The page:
Pergam is a senior editor for the new PostTV, a new, online video venture the venerable newspaper introduced to much fanfare and scrutiny last month. PostTV only features a few shows – “In Play”, “The Fold”, “On Background” and “Post Sports Live” – right now, but there are plans to add more programming moving forward.
“We’re learning how to do longer form shows so that ultimately five years from now, when you’re watching it on your connected TV, you go to PostTV, and you can sit back and watch a whole half hour show. But it’s all chopped up into clips and so you can easily navigate and say ‘Hey I just want to watch this segment on Boehner,” Pergam said.
“That’s the idea – recording full shows, chopping it up into bits,” he added, “We think people should be able to choose what they want to watch.”
The Post hired a team of reporters and producers to work specifically on PostTV and all of the new digital shows are built entirely in house, but Pergam’s team also works closely with other factions of the staff, particularly the politics department. They are also encouraging individual reporters to shoot video out in the field that can be sent back to the newsroom, he said.
|Read a full transcript of our interview with Andy Pergam.|
While cable and broadcast news are trying to appeal to a very broad audience, PostTV hopes to reach people who are looking for more nuances in their political coverage, who may come in with a more sophisticated understanding of the political landscape.
“This is for fans of politics. There are some people who a 90-second story on the nightly news isn’t enough. They actually want a little bit more,” he said.
There certainly is a lot riding on the success of PostTV, an expensive undertaking for a newspaper that has been on financially shaky ground.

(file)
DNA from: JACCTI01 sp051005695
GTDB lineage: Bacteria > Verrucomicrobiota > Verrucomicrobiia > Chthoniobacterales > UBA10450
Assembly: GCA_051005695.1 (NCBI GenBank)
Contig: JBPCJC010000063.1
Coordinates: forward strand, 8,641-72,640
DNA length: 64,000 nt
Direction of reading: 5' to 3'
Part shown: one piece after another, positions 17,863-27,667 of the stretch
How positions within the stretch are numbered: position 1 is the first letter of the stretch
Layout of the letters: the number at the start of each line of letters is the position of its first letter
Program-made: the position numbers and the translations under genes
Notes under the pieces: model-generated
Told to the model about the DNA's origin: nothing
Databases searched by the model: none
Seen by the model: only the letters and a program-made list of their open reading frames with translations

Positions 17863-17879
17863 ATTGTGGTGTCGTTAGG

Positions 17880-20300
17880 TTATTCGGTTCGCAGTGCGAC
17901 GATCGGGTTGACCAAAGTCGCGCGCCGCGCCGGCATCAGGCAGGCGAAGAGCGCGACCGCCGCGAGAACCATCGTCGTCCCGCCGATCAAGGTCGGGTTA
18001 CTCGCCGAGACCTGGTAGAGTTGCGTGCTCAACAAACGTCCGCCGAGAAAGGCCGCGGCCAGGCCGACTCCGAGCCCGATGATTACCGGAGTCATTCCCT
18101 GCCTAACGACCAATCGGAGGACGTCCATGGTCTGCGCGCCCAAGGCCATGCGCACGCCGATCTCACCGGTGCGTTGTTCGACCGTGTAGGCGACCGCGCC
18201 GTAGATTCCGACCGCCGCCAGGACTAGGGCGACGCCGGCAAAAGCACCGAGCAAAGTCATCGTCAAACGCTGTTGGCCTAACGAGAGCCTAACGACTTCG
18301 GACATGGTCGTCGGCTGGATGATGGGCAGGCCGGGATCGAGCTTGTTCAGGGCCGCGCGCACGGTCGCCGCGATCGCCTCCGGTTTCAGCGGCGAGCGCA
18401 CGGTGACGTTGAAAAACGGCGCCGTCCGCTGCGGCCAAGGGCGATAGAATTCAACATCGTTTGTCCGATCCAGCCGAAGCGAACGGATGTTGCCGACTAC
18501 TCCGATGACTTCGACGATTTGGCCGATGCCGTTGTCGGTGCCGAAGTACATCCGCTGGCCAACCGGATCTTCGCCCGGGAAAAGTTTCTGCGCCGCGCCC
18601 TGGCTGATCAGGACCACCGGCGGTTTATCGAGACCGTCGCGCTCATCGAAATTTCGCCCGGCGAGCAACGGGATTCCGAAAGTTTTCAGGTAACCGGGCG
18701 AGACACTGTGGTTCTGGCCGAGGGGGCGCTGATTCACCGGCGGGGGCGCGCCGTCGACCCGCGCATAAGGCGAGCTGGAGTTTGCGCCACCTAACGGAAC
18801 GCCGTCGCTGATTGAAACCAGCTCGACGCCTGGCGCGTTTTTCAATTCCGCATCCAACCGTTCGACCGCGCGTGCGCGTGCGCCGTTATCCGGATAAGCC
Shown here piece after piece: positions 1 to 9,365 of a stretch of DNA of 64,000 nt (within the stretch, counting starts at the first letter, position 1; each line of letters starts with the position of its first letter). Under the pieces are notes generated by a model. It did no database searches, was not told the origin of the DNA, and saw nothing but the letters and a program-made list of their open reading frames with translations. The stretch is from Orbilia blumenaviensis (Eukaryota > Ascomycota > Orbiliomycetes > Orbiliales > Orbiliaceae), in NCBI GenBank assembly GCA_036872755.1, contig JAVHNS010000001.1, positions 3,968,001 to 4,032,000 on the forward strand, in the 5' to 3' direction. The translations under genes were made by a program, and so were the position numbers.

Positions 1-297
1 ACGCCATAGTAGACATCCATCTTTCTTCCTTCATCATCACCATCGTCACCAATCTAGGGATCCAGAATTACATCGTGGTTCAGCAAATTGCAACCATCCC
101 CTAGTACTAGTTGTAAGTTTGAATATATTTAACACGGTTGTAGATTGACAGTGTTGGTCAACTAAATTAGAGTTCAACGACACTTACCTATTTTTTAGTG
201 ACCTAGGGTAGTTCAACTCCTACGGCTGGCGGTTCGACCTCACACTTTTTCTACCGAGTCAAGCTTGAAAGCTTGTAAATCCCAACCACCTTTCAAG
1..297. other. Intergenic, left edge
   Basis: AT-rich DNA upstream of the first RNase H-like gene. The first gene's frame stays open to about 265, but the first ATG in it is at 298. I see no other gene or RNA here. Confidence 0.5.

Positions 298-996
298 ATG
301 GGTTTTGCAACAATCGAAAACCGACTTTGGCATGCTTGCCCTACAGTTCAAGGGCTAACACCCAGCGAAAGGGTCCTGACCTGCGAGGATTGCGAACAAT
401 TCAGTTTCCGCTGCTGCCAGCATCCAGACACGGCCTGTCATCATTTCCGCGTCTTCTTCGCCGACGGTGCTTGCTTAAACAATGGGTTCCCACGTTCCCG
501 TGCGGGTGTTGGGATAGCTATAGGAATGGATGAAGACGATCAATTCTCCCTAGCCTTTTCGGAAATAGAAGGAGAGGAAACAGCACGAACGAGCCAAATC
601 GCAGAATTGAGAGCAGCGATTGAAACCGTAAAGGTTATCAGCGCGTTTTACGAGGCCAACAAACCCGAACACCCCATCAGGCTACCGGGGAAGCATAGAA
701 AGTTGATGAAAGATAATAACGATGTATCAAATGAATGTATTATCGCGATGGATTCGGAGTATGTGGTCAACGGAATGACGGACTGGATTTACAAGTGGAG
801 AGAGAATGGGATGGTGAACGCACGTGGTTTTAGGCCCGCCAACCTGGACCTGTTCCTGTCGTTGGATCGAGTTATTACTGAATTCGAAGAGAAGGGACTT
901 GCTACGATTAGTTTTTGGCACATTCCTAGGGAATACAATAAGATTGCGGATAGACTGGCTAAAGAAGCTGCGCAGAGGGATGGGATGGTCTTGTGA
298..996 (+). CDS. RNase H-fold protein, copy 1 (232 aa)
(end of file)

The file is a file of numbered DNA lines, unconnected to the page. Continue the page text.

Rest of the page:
“This is the largest investment that the Post has made in something in more than a decade since they started the website,” Pergam said. “Everybody’s watching it and everybody wants to know how it’s doing.”
Though it’s still early, so far so good for PostTV, according to Pergam.
“[We have gotten] very good feedback. First of all, the numbers are good. That people are watching. That people are sharing it. That people are writing in that say they find it interesting, which is great,” he said.
In addition to his job at The Post, Pergam runs Spark Camp, an annual gathering of journalists, tech folks and others who are interested in media problems.
“Most recently we did one on storytelling, which is a real broad theme. Within that we found that there were a couple of Hollywood people there, there were some Broadway folks. So, people from all sorts of different walks of life,” Pergam said.
Unlike many media conferences, Spark Camp is an invitation-only event. Pergam said the nonprofit’s staff spends a great deal of time figuring out who should attend.
“We’re looking for people who have done really interesting things in their careers. We’re not bringing them there for the positions that they’re in, their job title. We’re bringing them in for what they’ve done, for who they are, what they can add to a conversation,” he said.
Spark Camp hopes to solve media industry problems, but also to connect interesting people to one another, and to foster collaboration within the media industry.
“if we can get someone from ProPublica connected with someone from The Wall Street Journal and they do some sort of cool new project out of it, even better,” Pergam said.
As an innovator, Pergam sees a bright future for television online. The Washington Post worked with Google to develop Chromecast, a $35 device that allows people to watch online video more easily on their television.
“When you see new products that are launched like the Chromecasting … when you see things like that, I think you realize, ‘OK, everything is fundamentally shifting.” Like the way that people consume video is fundamentally changing,’” Pergam said.